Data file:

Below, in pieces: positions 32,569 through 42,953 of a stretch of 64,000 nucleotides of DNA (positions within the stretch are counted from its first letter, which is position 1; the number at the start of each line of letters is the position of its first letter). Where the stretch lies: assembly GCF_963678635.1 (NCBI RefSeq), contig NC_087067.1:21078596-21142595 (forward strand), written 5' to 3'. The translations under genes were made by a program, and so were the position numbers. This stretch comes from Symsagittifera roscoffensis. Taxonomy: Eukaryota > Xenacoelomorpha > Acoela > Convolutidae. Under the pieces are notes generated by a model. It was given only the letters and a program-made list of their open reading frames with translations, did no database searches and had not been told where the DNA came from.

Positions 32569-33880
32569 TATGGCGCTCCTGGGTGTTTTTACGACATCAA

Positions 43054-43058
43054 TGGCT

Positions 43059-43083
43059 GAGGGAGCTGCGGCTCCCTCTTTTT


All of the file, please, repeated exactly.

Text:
Below, in pieces: positions 32,569 through 42,953 of a stretch of 64,000 nucleotides of DNA (positions within the stretch are counted from its first letter, which is position 1; the number at the start of each line of letters is the position of its first letter). Where the stretch lies: assembly GCF_963678635.1 (NCBI RefSeq), contig NC_087067.1:21078596-21142595 (forward strand), written 5' to 3'. The translations under genes were made by a program, and so were the position numbers. This stretch comes from Symsagittifera roscoffensis. Taxonomy: Eukaryota > Xenacoelomorpha > Acoela > Convolutidae. Under the pieces are notes generated by a model. It was given only the letters and a program-made list of their open reading frames with translations, did no database searches and had not been told where the DNA came from.

Positions 32569-33880
32569 TATGGCGCTCCTGGGTGTTTTTACGACATCAA

Positions 43054-43058
43054 TGGCT

Positions 43059-43083
43059 GAGGGAGCTGCGGCTCCCTCTTTTT